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Ingenic Unveils Newton2 Platform for Wearables with M200 Dual Core SoC

November 13th, 2014 Leave a comment Go to comments

Ingenic Newton is a development platform for wearables powered by Ingenic JZ4775, an application processor mostly used in tablets. Many companies are now making SoCs speficially designed for wearables with a powerful application core, and a low power core serving as a sensor hub, an Ingenic M200 SoC found in the new Ingenic Newton2 platform, uses the sample principle by combinging a MIPS XBurst processor @ 1.2GHz with a low power MIPS XBurst core @ 300MHz combined with low power GPU and VPU.

Inegnic Newton2 Board (Click to Enlarge)

Inegnic Newton2 Board (Click to Enlarge)

Ingenic Newton2 specifications:

  • SoC – Ingenic M200 dual core processor with MIPS XBurst @ 1.2 GHz, MIPS XBurst @ 300 MHz, 2D/3D GPU, and VPU supporting H.264, VP8, MPEG-1/2/4, VC-1, and RV9 up to 720p30
  • System Memory – 512 MB LPPDR2 (Samsung eMCP)
  • Storage – 4GB eMMC (Samsung eMCP)
  • Connectivity – 802.11 b/g/n Wi-Fi + Bluetooth 4.1 (Broadcom BCM43438) + connector for GPS
  • Sensors – Gyroscope, accelerometer, magnetometer (IvenSense MPU-9250)
  • Expansion Headers –  24-pin display connector, MIPI CSI / I2C camera connector, DMIC and AOHPL/R audio connector, GPS and sensors header including UART, I2C, and GPIO pins. touch connector, 14-pin button connector, and 4-pin Wi-Fi and 2.4 GHz BT connector.
  • Power Supply – Li-on battery: 3.7~4.2V or Micro USB: 5.0V;  Ricoh RC5T619 PMIC; Standby power consumption: < 3 mW
  • Dimensions – 15 x 30 x 2.4 mm
Newton2 Block Diagram

Newton2 Board Block Diagram

Compared to the original Newton board, Newton2 is about 50% smllaer, and consumes much less power resulting in improved battery life. Target applications include smartwatches, augmented reality headsets, smart glasses, smart cameras, wearable healthcare monitors, activity trackers, smart clothing, etc… The platform runs Android 4.4 + Linux 3.10, but there’s no mention of Android Wear support.

Ingenic_M200_SoC_Block_Diagram

 Key features of Ingenic M200 as listed on Anandtech:
Package BGA270, 7.7mm x 8.9mm x 0.76mm, 0.4mm pitch
CPU XBurst1-HP core, 1.2 GHz
XBurst1-LP core, 300 MHz
GPU 2D/3D acceleration with OpenGL ES 2.0/1.1. OpenVG 1.1
VPU Video encoder up to 720p @ 30fps: H.264, VP8
Video decoder up to 720p @ 30fps: H.264, VP8, MPEG-1/2/4, VC-1, RV9
ISP HDR, video and image stabilization, crop and rescale, auto exposure + gain + white balance + focus control, edge sharpening, noise reduction, color correction, contrast enhancement, gamma correction
Memory DDR2, DDR3, LPDDR, LPDDR2 up to 667 Mbps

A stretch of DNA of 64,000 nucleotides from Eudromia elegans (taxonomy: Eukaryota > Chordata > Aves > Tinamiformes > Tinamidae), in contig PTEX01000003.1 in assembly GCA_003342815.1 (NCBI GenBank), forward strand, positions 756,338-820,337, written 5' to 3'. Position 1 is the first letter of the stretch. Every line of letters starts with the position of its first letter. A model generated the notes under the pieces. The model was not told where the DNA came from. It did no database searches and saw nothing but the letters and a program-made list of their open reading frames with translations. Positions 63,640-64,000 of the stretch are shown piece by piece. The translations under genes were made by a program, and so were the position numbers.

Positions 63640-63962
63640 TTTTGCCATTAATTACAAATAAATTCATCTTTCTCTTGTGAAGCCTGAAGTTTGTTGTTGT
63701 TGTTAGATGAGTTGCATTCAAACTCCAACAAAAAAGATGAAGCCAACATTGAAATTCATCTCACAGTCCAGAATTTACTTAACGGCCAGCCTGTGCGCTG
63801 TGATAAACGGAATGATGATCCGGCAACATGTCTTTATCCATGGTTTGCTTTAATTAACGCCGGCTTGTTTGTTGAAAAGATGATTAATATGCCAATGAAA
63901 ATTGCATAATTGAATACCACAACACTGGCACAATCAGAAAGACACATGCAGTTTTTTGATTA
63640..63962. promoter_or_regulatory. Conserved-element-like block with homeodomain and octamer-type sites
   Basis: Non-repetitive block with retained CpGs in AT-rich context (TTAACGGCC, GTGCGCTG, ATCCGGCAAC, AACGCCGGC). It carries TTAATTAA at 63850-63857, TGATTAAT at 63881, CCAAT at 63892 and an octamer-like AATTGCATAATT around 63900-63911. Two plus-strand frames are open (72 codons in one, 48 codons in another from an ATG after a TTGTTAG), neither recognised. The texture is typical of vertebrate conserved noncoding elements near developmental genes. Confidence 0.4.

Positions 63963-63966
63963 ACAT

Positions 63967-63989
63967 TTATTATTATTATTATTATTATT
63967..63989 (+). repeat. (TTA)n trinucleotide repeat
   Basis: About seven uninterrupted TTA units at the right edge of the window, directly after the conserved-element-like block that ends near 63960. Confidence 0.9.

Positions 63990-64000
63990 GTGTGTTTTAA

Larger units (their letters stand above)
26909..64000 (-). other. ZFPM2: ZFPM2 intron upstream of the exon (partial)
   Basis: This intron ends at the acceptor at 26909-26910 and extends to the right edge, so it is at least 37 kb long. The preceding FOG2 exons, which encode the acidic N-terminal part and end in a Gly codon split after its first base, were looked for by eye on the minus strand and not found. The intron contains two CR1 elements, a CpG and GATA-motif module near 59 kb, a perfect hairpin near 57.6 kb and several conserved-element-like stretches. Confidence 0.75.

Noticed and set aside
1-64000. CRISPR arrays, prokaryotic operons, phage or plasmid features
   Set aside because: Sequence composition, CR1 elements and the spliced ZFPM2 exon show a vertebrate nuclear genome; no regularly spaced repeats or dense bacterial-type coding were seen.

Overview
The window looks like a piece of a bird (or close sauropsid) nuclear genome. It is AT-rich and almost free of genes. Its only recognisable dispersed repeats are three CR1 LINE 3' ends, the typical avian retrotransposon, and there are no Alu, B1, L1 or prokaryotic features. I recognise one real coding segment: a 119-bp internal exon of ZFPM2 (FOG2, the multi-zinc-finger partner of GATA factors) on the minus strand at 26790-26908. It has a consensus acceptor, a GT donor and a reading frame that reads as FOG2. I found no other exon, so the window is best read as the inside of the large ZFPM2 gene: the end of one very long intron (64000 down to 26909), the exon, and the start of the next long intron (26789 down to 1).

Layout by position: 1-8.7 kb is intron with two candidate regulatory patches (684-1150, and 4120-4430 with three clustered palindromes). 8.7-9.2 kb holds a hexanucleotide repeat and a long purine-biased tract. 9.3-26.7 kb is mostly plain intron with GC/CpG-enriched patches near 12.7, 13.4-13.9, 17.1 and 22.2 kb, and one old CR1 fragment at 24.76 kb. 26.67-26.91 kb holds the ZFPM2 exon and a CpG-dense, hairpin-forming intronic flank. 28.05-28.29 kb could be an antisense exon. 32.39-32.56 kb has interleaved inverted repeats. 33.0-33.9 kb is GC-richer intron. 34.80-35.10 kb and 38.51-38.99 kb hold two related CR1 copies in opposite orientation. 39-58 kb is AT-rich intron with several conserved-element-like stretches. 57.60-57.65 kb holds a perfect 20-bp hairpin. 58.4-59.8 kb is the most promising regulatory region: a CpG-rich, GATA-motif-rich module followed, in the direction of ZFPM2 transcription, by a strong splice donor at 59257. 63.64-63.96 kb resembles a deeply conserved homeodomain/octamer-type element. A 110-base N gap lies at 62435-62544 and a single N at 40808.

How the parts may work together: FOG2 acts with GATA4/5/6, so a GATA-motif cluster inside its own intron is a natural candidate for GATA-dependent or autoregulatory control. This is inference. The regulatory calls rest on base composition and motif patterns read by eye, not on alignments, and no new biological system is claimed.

64-bit ECC NAND flash support Toggle 1.0 and ONFI2.0
Display LCD controller with OSD: TFT, SLCD and MIPI-DSI (2-lanes)
E-Ink controller
Camera MIPI-CSI2 (2-lanes), DVP
Audio Audio CODEC with 24-bit ADC/DAC, stereo line-in, MIC in, and headphone interface
Low power DMIC controller
AC97/I2S/SPDIF interface for external audio codec
One PCM interface, supports both master and slave modes
Voice trigger engine to wake system by programmable specific voice
ADC 3 channels 12-bit SAR
Interfaces USB 2.0 OTG x 1
MMC/SD/SDIO controller x 2
Full-duplex UART port x 5
Synchronous serial interface x 2
Two-wire SMB serial interface x 4
Software Android 4.4

Ingenic M200, or another Ingenic SoC for wearables (M150), is said to be used in GEAK Watch 2, which can deliver 2-week of battery life. The crowdfunding campaign for the watch is still on-going.

Pricing and availability have not been disclosed for Ingenic Newton2, and if history is any guide, the board will be reserved to corporate customers, just like Ingenic Newton was. More details may be found on Ingenic Newton2 ad M200 SoC product page.

  1. anon
    November 13th, 2014 at 17:32 | #1

    I bet these MIPS processors use those damn PowerVR GPUs (as both MIPS and PowerVR are unfortunately owned by Imagination)… Unfortunately pretty reasonable MIPS(32/64) architectures got shafted. 🙁

  2. Harley
    November 13th, 2014 at 18:51 | #2

    No media players based on Ingenic M200 then?

  3. November 13th, 2014 at 19:49 | #3

    @Harley
    No, unless you want to watch movies on your watch 🙂

  4. Paul
    November 14th, 2014 at 05:37 | #4

    > as both MIPS and PowerVR are unfortunately owned by Imagination

    So what, ARM owns Mali, does it mean all ARMs stuff it? Nope, whatever particular SoC vendor wants, it puts there.

    > pretty reasonable MIPS(32/64) architectures got shafted.

    Ingenic chips have exactly this “reasonable”, also can be described as “old” or “classic”, architecture. They bought license long ago, added their own arch extension (Xburst) and don’t hurry to care much about newer Imagination hacks. Imagination indeed will need to open up first before other MIPS players will trust it.

  5. anon
    November 14th, 2014 at 11:46 | #5

    @Paul
    If Imagination _allows_ other GPU/VPU combos to be used with their CPU cores, then it’s fine, personally have not seen that being done.

    MIPS(32/64) beats ARM on certain things, and ARM beats in others, so they are very comparable… This comes from an old (SGI-era) MIPS fan… At one point only architecture besting the MIPS was the almighty ALPHA (sad about its demise via HP too), but at least its legacy was continued by AMD64, and Nehalem later on.

    An sea-of-cores MIPS64 with HMC/HBM could still change the game (that Opteron A1100 is aiming at).

  1. February 10th, 2015 at 12:35 | #1
  2. September 22nd, 2015 at 14:40 | #2